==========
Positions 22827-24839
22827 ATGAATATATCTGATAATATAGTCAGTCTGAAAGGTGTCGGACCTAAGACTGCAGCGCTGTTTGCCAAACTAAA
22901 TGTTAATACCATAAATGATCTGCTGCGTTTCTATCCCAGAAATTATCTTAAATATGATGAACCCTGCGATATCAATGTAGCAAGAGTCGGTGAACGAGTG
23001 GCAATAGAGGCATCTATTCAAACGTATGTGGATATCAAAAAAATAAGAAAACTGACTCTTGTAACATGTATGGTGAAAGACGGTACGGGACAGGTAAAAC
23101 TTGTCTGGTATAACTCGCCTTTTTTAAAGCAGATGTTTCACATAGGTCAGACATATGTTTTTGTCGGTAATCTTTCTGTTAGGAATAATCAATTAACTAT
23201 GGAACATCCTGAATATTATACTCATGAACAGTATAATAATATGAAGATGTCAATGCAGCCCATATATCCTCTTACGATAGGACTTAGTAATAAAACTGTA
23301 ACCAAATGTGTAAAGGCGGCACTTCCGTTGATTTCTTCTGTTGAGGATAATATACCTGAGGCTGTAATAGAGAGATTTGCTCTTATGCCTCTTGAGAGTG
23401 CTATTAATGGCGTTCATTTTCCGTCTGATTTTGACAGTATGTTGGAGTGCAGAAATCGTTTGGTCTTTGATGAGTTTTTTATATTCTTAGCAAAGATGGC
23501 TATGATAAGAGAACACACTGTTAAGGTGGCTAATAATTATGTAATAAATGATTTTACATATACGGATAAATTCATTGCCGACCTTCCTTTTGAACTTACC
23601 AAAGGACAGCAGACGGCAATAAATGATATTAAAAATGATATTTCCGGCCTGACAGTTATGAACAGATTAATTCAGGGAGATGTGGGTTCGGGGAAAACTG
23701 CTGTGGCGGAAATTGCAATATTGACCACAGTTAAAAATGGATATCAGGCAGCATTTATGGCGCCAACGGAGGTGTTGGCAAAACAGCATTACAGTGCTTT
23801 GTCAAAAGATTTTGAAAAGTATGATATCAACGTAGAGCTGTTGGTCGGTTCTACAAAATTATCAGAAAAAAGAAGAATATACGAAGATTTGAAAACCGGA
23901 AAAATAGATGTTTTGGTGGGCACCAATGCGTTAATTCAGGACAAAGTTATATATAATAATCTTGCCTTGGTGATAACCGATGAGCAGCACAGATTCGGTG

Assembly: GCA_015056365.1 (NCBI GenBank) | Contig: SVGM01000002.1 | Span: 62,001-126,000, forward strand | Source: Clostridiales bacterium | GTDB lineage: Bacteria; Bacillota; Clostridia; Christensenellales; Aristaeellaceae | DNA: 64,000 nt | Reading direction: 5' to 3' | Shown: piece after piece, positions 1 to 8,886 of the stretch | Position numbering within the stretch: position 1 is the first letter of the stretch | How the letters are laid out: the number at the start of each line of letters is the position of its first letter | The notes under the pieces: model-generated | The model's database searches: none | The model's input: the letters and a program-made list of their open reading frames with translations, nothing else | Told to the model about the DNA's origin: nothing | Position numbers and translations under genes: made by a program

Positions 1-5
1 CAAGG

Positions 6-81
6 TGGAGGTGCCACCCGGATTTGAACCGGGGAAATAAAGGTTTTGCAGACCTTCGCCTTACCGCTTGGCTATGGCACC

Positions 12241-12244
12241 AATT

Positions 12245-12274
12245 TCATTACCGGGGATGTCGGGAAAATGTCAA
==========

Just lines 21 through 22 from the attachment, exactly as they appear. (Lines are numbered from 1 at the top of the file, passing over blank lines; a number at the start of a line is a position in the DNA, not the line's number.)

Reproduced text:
Positions 12245-12274
12245 TCATTACCGGGGATGTCGGGAAAATGTCAA